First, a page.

Ash 2019 – for Car-T the bispecific antibody threat is real
As numerous Car-T therapies battle it out in the burgeoning BCMA field, Ash shows that the real threat could come from elsewhere.
By the time the dust settles this year’s Ash might be best remembered as the conference at which the bispecific antibody threat to Car-T became real. A case in point is multiple myeloma, where targeting BCMA has long been a hotbed of Car-T activity.
While duelling anti-BCMA Car-T therapies continued to do battle at Ash, yesterday Regeneron became the latest group to suggest that a bispecific MAb could be at least as good. That came a day after Bristol-Myers Squibb’s own T-cell engager, CC-93269 – until now a virtually unknown asset – first knocked a hole in the Car-T approach.
The CC-93269 data look even more impressive than the Ash abstract had suggested. In particular, the highest CC-93269 dose, 10mg, appears more active than many anti-BCMA Car-Ts, with 89% overall response rate and a 44% rate of complete remissions.
True, there are numerous caveats, most importantly that the 10mg dataset comprises just nine subjects; there will also clearly be differences in baseline patient characteristics when comparing across multiple studies.
But it cannot be denied that Car-T now has a competitor to be reckoned with: the most advanced Car-T therapy in this space, Bluebird/Bristol’s ide-cel, has just yielded a 73% ORR and 31% CR rate respectively (82%/35% for the highest dose) in its pivotal Karmma study.
As for patient characteristics, the CC-93269 population had failed a median of five prior therapies, with 67% having triple-refractory disease. Karmma subjects had all failed at least three therapy lines, and 84% were triple-refractory.
Perhaps the most impressive aspect of the CC-93269 result is that none of the subjects given the highest dose had progressed at seven months or more after responding. This is a vital consideration at a time when patient relapses are becoming a big problem with BCMA-targeted Car-T.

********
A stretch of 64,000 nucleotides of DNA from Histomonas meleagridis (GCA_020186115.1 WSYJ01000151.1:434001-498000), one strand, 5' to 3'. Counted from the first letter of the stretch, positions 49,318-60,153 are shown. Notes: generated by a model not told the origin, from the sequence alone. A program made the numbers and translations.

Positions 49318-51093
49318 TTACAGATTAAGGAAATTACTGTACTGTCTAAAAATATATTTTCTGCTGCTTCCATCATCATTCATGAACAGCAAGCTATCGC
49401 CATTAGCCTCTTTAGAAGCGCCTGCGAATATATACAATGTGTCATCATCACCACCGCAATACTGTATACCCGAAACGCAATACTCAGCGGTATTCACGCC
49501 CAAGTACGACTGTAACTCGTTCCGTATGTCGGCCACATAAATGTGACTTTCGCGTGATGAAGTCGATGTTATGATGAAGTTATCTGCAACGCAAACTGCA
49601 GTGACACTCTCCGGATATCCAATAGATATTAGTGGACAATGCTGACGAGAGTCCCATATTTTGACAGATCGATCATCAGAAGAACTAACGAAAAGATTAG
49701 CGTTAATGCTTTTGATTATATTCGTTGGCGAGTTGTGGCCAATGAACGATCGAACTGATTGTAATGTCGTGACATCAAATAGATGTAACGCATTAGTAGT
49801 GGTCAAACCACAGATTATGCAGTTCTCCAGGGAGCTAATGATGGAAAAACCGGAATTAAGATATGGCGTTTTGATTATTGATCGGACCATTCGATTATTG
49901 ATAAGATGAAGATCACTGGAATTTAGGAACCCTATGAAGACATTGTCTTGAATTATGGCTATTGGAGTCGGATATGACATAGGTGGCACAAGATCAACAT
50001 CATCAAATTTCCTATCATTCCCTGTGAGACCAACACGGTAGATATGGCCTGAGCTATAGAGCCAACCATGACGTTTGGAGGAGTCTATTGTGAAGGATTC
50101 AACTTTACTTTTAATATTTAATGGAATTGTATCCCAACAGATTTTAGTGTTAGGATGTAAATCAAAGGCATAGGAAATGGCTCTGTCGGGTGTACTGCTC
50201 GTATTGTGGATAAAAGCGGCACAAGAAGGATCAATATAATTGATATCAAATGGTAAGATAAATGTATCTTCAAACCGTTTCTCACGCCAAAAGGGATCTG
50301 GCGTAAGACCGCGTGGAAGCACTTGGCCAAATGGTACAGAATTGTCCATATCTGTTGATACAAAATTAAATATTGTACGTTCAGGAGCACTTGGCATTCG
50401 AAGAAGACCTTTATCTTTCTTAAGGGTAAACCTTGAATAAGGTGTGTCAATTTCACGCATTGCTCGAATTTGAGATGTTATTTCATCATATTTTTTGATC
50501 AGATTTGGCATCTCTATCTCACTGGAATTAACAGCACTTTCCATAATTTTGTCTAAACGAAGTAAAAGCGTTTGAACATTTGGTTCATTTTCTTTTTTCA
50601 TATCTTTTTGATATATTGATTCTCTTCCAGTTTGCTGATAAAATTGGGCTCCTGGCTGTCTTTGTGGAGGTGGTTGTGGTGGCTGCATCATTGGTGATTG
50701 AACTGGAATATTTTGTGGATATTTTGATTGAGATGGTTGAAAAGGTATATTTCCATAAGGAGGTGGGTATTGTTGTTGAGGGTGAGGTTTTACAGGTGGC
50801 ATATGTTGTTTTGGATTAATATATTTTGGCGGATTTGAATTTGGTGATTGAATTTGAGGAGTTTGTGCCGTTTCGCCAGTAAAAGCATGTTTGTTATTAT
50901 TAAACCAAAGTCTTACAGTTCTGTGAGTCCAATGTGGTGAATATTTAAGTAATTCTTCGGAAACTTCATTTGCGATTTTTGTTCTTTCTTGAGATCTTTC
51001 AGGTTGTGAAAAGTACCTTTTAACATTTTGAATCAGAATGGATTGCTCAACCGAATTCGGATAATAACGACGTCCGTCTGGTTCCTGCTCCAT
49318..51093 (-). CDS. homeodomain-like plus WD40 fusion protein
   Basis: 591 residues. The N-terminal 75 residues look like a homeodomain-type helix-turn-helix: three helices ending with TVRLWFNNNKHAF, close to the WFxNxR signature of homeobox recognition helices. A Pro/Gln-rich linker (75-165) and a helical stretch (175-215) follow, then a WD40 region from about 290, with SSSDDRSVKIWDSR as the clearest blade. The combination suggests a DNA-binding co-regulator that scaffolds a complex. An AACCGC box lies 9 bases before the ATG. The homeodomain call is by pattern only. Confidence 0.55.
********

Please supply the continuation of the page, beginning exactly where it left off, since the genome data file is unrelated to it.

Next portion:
If Car-T suddenly looks vulnerable then Regeneron could be another beneficiary. The company yesterday reported the first clinical data for REGN5458, its own take on the anti-BCMA T-cell engager approach.
REGN5458 differs structurally from CC-93269, the latter having two BCMA binding domains for instance, but the principle behind both is the same. An Ash poster yesterday revealed four responses (one complete) in the first seven REGN5458-treated subjects, with dose escalation still ongoing and dose-limiting toxicity not yet reached.
Remarkably, this population has failed a median seven lines of systemic therapy. On the debit side, one of the partial remitters relapsed after seven weeks, though the other three responses are ongoing, one 30 weeks out and counting.
For comparison, Glaxosmithkline has a BCMA-targeting antibody-drug conjugate, belantamab mafodotin, whose Dreamm-1 study yielded a 60% ORR. Belantamab’s pivotal Dreamm-2 trial, known to have read out positively, was apparently submitted as an Ash late-breaker, but ultimately did not make it into this year’s conference.
Like Car-T but different
A T-cell engager like CC-93269 binds the target antigen at one end and interacts with a T cell at the other, thus bringing the latter into close proximity with the target tumour cell. The effect is similar to that of a Car-T approach, but is achieved with an antibody, with all its possible convenience advantages.
As with any immune system-stimulating strategy, safety is an important consideration, and in the CC-93269 trial one patient died of cytokine release syndrome. There were similar single deaths in Karmma and in Cartitude-1, a study of a separate anti-BCMA Car, Johnson & Johnson’s JNJ-4528.
Investors will now want to know how the weekend’s shift of the BCMA tectonic plates might play out. By virtue of its Celgene acquisition Bristol looks to be in pole position, boasting CC-93269 in addition to several Car-T assets; but if it prioritises CC-93269 over ide-cel then obviously the latter’s originator, Bluebird, could lose out.
Also under threat is JNJ-4528 and other cell therapies, including Poseida’s. And Roche – which has consistently refused to buy into Car-T on the grounds that this is impractical and expensive – could see major vindication.
On Saturday Roche fired its own shot across the bows in the shape of mosunetuzumab, a bispecific MAb that showed activity in patients who had relapsed on Car-T. This is by no means the end for cell therapy, but expectations will have to be reset.